§ 37. Was African Lodge "constituted. “—It is desired to keep this
paper as free from any display of feeling as possible, as those who have
written against the colored Masons have exhibited feeling enough for both
sides. But it is difficult to avoid saying that when the distinguished Grand
Secretary of the Grand Lodge of the District of Columbia,* having seen the
fallacy of nearly all the other arguments against them, proposes to brand
thirty thousand Masons as spurious because, one hundred and twelve years after
the event, he knows of no evidence that African Lodge was formally
"constituted, “he affords a typical illustration of the extremes to which a
partisan determination not to be convinced, and not to let the masses of the
brethren see the truth, leads men to go to seek for excuses for refusing the
hand of fellowship. Stronger language than this
* M. W. Bro. WILLIAM R. SINGLETON; Proceedings, G. L. of D. C., 1898, Cor.
Report, s. v.
Kentucky. Few Masonic writers in America are able to reason more
correctly or express themselves more clearly, when they wish to, than Bro.
SINGLETON; and therefore he may justly be held responsible for the misleading
character of his report, which may be analyzed as follows:
He says that, hearing of the action of the G. L. of Washington, he
"corresponded with our distinguished brother, William James Hughan * * * *
requesting, if possible, that he send us a copy of one of the army lodge
charters, our object being to show that such charters could not authorize any
army lodge * * to make Masons of citizens of any country where regular lodges
under any constitutions already existed. “(It is needless to say that Bro.
SINGLETON did not find any charter that would help him towards showing that.)
He does not give HUGHAN'S answer to that letter; but proceeds to copy, from a
modern edition of what he calls the "Constitution of the Grand Lodge of
England,“ provisions relative to army Lodges; leaving the reader to infer that
they existed in 1775, — which was not the case. He then tells us that he sent
Bro. HUGHAN the Arkansas report containing the assertions as to army Lodges
and Dr. OLIVER which we refuted in 11) ante. He quotes a part of Bro. HUGHAN'S
answer; in which /give, within brackets, after the word "Courts, “the words
for which Bro. SINGLETON substituted asterisks and the words "of Courts;” viz
(asterisks, Bro. SINGLETON'S):
"No such regulation, as referred to by Dr. Oliver in his Dictionary
of Symbolic Masons re Military Lodges, appears in any * * * * of Courts
[edition of Book of Consts.] of Grand Lodge of England until the year 1815.
Dr. Oliver gives no date, and he was simply quoting laws in operation when his
work was published. Yours fraternally, “Wm. J. HUGHAN. “
Thus balked in his attempts to prove two things that never existed,
Bro. SINGLETON remarks: "It seems that sentiment controls our distinguished
brother, and he evidently inclines to be in favor of the regularity of the
Prince Hall organization, which we greatly regret. “
He then quotes from Gould (History, Eng. ed., vi, 419; Am. ed., iv,
224) something that GOULD says of a restriction placed by American Masonic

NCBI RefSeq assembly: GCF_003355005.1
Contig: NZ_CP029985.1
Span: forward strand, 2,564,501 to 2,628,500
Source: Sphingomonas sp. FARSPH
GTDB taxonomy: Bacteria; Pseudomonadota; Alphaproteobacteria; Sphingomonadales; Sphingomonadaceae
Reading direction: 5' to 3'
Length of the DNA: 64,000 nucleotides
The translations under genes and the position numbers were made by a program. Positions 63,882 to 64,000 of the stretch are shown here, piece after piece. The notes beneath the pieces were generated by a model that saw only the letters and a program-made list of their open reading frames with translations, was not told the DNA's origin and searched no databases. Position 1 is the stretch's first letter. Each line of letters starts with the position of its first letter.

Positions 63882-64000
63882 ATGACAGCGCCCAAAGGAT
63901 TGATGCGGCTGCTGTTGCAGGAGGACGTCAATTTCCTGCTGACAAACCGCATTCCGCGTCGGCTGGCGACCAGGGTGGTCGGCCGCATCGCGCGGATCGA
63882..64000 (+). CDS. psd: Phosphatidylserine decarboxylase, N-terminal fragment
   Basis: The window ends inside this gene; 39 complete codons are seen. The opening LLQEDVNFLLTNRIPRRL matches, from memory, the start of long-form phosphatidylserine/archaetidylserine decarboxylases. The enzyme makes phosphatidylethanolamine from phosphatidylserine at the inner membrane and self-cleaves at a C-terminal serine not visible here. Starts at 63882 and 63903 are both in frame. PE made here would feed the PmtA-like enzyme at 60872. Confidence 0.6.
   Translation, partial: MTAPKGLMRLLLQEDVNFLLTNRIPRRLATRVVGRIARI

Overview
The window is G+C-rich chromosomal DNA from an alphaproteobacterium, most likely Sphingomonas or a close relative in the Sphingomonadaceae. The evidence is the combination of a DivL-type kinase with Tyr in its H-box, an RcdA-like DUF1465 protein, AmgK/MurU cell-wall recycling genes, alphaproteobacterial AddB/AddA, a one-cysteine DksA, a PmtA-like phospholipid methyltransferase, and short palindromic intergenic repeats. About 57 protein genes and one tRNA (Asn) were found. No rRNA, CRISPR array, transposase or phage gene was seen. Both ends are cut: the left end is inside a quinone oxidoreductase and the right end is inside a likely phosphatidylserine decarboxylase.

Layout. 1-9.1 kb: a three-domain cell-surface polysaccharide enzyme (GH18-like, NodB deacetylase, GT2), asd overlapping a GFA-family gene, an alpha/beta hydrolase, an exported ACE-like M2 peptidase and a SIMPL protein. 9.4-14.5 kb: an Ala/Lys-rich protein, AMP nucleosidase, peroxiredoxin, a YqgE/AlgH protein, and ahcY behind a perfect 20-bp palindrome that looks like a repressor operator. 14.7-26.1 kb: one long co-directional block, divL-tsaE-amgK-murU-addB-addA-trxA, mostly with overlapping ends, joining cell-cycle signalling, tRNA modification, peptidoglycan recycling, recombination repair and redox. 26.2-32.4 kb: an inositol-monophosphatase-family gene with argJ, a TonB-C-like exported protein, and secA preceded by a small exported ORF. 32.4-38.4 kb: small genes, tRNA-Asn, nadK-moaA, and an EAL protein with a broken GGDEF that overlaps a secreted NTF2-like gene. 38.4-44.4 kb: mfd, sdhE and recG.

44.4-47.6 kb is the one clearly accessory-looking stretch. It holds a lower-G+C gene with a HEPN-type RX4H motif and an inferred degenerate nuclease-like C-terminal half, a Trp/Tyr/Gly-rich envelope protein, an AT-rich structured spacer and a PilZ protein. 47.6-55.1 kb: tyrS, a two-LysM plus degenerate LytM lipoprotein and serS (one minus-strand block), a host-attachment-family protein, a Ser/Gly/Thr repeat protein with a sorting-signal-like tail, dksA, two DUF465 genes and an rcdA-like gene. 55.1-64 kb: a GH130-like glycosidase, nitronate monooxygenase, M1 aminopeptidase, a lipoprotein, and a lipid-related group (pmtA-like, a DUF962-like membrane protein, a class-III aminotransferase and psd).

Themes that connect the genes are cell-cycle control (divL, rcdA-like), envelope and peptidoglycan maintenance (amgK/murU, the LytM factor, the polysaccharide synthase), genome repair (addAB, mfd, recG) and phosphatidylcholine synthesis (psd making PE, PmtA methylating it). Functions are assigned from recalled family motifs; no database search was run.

authorities upon the ten American army Lodges in the American army during the
Revolutionary war;—but gives it in a way to indicate that GOULD had mentioned
it as a restriction placed by English authority on English Lodges before the
war; and then, referring to the initiation of PRINCE HALL, triumphantly asks,
"Did the army lodge, in 1775, comply with the above * * * ?”He then proceeds
to make the point about "constituting, “which I discuss above, in the text.
would be justified by this, the newest of objections, and one that can only be
classed as sham and frivolous. For, mark you, it is not claimed that there is
the slightest reason for doubting that the Lodge was constituted; unless,
indeed, a reason is suggested by the question, "Who was there to install” the
officers? The answer is: Any one of the white Masons of Boston who visited
this Lodge as late as 1792* may have been deputed for that purpose, if any
deputation was necessary.
After this question, Bro. SINGLETON adds, "We must bear in mind
that this was the invariable custom from the earliest date of our modern
Masonry, since 1717, “
It will no doubt shock the brother to learn that all well-informed
Masons, except himself, agree that among the "Moderns” the installation
ceremony either never existed or else fell into complete desuetude before
1750,± and remained so until 1810. But the brother quotes from the Book of
Constitutions, 1723, that— "A NEW LODGE, for avoiding many irregularities,
should be solemnly constituted, “etc.
And adds,— "This has always been considered as mandatory and never
omitted, and no Lodge has ever been permitted to do any Masonic work until the
constitution of the same by authority of a Grand Master. “
I am always lost in admiration for the learning of a man whose
knowledge is so wide and so minute that he can say, "No Lodge has ever;” or,
as another of these marvels of erudition t has said within the year, in all
the effulgence of italics, In every case that has ever existed in the York
Bite;”and perhaps Bro. SINGLETON and I will not be so far apart if we agree as
to what "constitution” "by authority of a Grand Master” means.